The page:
The 1975 law is a compromise law, very restrictive. It was voted in for a trial period of five years and in 1979 it was necessary to go back on the streets. Abortion was not reimbursed. The period was very short, at ten weeks, nine if we add the week of reflection after the obligatory prior interviews. There were restrictions for foreigners who had to be resident for at least three months to have an abortion. For minors, the authorization of their parents was necessary, and there was a special conscience clause for doctors.

It was then necessary to improve this law subsequently. There were street mobilizations in 1979 to confirm the law, with two demonstrations (one mixed and one non-mixed), with a real risk of going backwards. In 1982, it was necessary to force the reimbursement of abortion from the left wing government, as Bérégovoy, then minister of social affairs, was opposed to abortion. And later, we obtained new improvements in 2001 and 2014.

Abortion is then a right which now exists in France, but what threats exist to this?

The most significant threat is linked to hospital restructuring, with the HPST law which has restructured public hospitals, notably by closing local maternity units in where the CIVGs (abortion clinics) are often located. This poses problems in terms of having an abortion. So we demand the opening of abortion clinics, the lifting of the conscience clause for doctors, and an increase in the time limit, which is now twelve weeks.

Also there remains obviously the sword of Damocles: the anti-¬abortion activists who have never given up, entering abortion clinics, chaining themselves up, destroying files and so on. The Cadac (Coordination des associations pour le droit àl’avortement et àla contraception – Coordination of associations for abortion and contraception rights) has succeeded in making trying to prevent carrying out abortions an offence, but recently there have also been anti-abortion activists like “les Survivants”, Xavier Dor, SOS Tout petit, or Sens Commun - the latter are Fillon supporters who emerged from the Manif pour tous mobilization against gay marriage and chose in this context not to affirm their opposition to abortion, although they are of course against it. Having said that, it is complex: Marine Le Pen, in order to obtain the women’s votes she needed, removed any reference to abortion from her presidential programme for 2017, while saying that she would ensure that the hindering of abortions would no longer be an offence if she became president!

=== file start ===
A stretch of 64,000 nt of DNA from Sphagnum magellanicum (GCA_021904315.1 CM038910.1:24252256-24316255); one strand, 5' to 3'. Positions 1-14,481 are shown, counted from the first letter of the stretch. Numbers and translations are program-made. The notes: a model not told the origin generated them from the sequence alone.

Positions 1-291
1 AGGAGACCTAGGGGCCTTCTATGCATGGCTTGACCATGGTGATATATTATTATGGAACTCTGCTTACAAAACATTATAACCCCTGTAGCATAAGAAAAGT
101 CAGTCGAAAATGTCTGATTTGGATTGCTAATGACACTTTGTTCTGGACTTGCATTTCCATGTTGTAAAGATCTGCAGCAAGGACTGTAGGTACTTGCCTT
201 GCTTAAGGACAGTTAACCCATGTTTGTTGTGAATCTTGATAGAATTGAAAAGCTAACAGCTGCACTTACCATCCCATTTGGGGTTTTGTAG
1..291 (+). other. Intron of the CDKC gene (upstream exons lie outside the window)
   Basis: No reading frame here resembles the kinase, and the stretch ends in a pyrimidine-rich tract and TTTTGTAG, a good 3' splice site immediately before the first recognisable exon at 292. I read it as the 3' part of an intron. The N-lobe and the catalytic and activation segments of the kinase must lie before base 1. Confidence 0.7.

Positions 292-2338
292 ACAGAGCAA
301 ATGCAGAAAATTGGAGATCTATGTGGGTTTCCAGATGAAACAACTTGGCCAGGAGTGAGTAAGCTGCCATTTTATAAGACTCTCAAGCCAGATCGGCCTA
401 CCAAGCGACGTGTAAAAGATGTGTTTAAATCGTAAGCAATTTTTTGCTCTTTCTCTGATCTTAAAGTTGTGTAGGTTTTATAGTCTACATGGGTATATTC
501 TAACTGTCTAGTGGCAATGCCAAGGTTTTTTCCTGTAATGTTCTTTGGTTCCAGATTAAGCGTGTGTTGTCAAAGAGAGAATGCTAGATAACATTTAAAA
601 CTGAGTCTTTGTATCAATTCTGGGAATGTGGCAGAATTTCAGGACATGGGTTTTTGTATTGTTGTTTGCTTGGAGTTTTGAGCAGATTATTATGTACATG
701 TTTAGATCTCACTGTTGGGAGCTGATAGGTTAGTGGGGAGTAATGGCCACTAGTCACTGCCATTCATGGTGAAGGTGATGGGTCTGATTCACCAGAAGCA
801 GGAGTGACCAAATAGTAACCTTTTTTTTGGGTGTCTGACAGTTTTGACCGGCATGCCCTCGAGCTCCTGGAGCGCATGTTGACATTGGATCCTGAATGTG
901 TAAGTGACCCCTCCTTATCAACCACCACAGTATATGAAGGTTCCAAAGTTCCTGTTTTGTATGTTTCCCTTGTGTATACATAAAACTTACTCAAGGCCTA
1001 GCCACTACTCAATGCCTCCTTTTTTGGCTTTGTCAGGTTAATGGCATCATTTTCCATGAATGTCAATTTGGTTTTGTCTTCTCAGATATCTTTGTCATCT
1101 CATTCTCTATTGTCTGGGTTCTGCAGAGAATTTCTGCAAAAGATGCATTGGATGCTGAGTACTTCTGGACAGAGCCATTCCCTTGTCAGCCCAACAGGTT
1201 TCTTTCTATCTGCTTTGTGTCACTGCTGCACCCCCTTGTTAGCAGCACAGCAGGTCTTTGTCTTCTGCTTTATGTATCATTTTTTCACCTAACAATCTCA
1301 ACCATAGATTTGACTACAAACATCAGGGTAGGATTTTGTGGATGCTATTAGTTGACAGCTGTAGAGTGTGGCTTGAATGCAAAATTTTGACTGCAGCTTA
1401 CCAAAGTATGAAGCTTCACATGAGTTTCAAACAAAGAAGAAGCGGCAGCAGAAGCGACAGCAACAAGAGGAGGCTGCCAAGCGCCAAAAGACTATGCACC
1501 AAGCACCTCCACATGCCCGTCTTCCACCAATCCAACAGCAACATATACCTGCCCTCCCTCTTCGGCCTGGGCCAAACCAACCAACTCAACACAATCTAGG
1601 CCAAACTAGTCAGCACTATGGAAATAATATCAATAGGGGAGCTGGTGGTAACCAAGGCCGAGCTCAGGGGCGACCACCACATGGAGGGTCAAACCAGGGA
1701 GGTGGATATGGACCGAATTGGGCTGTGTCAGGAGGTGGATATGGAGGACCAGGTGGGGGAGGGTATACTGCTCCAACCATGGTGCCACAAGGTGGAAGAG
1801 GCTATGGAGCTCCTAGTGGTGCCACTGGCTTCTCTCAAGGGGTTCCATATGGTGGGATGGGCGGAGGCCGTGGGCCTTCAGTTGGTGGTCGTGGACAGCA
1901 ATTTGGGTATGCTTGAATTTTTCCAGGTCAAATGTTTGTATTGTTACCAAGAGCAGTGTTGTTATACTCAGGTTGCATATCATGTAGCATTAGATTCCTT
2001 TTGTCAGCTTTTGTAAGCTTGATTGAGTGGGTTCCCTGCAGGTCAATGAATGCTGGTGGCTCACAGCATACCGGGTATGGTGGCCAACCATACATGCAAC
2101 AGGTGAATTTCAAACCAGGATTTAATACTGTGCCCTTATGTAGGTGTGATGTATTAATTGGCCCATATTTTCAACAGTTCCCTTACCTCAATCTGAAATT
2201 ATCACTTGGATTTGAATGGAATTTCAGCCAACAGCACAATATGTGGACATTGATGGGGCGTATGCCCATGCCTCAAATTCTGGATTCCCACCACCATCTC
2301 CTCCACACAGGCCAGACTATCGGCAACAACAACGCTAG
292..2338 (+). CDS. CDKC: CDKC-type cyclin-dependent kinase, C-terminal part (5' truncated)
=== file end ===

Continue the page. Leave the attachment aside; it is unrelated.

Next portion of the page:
Beyond our frontiers, we see that mobilization for abortion rights also remains a necessity. What perspectives?

In 2014, there was a serious threat to abortion rights in Spain, with a response initially in the country then throughout Europe. In Paris, there were 30,000 demonstrators on February 1, 2014. Recently, there were mobilisations in Poland, where the government wants to tighten an already very restrictive law. There are countries like Ireland or Malta where abortion remains illegal, and many countries where there are all types of threats linked to austerity, as in France. Abortion is a subject for national legislations, and doesn’t come under the remit of the European Union. It’s a question which isn’t dealt with in the charter of fundamental rights.

From these demonstrations of support an appeal has emerged, an international petition, with mobilisations across Europe around September 28. In particular, there will be a big demonstration in Brussels on September 28, an international day of struggle for abortion, with delegations from all over Europe. Beyond this, the question of perspectives, notably for 2018, the year of the European elections, remains posed.

Abortion - Women Decide!

This campaign, launched by the World March of Women, the Family Planning and the CADAC in France on the basis of an Appeal has been supported by feminist and human rights groups, trade unions and political organisations notably in France but in many other European countries. The multi-lingual site is here: Abortion - Women Decide! with the appeal in several languages as well as other campaign material.

The petition is on Change.org.


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[1While presenting the law to the National Assembly Simone Veil was the object of many personal attacks and heckling. These included references to unborn foetuses and gas ovens, in the full knowledge that Veil was herself an Auschwitz survivor who had lost all her close family there.